Congressman Chris Smith, center, meet with Middletown Administrator Anthony Mercantante, Public Works Director Ted Maloney, Mayor Stephanie Murray and Committeeman Tony Fiore (right) in the Township’s new Emergency Command Center on the 2nd Anniversary of Superstorm Sandy.
Congressman Chris Smith visited Howell and Middletown Townships on the second anniversary of Superstorm Sandy to assess the progress of recovery and determine remaining needs to be fought for in Washington.
Smith joined Mayor Bill Gato and Deputy Mayor Rob Nicastro at the Mariners Cover community along the Manasasquan River to the the sites of four demolished homes that had been damaged by Sandy and Hurricane Irene in 2011, and one remaining home that is slated for demolition. The homes were purchased by the township with state and federal funding.
In Middletown, Smith joined Mayor Stephanie Murray, Committeeman Tony Fiore, Administrator Anthony Mercantante and Public Works Director Ted Maloney in the Township’s Emergency Command Center from where Fiore directed the rescue and recovery efforts two years earlier in the aftermath of the storm, before touring three sites in the Township still in need of federal support. While in the command center Smith recalled that NBC’s Andrea Mitchell showed up and asked to interview him. “I told her to interview Fiore because he was the one doing the work. She refused, so I spent the interview talking about him and the amazing work he was doing protecting the lives and property of his community.” Fiore was Mayor during the recoveries of Hurricanes Irene in 2011 and Sandy in 2012.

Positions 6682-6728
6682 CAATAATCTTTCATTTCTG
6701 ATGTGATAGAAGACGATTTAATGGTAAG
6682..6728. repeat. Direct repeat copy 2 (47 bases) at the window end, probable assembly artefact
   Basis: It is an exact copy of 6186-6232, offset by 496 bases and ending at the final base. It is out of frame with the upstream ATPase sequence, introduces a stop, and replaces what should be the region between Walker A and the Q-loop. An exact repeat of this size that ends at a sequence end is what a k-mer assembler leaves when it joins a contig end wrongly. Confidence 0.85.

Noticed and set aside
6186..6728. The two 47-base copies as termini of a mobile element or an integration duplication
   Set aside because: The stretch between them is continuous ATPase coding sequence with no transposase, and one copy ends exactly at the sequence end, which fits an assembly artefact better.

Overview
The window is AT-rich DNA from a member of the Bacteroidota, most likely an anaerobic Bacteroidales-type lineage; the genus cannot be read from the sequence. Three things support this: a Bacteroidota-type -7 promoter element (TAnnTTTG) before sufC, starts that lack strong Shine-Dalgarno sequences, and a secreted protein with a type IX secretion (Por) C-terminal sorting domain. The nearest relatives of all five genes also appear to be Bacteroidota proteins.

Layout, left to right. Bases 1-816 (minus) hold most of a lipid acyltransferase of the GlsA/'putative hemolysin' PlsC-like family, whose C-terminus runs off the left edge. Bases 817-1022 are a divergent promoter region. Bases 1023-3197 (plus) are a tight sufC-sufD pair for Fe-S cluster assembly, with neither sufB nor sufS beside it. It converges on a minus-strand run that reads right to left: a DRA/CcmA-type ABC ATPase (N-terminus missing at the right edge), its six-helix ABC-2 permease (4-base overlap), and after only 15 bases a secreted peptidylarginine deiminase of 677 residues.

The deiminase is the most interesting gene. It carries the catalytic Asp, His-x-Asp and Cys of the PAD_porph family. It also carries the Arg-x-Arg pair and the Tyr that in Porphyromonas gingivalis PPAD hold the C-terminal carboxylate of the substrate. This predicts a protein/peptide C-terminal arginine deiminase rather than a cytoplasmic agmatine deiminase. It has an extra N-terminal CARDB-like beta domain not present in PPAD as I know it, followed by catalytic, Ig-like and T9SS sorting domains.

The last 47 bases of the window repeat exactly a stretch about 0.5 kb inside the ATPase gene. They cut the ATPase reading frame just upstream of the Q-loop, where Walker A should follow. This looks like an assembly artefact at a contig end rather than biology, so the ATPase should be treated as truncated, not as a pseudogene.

After Closing On A RREM Grant, DCA Says A New Home For Vietnam Vet Is Not In The Cards
By Art Gallagher
Russell Card Jr removes his “family crest” from his family’s home in Highlands in preparation for demolition . Photo via facebook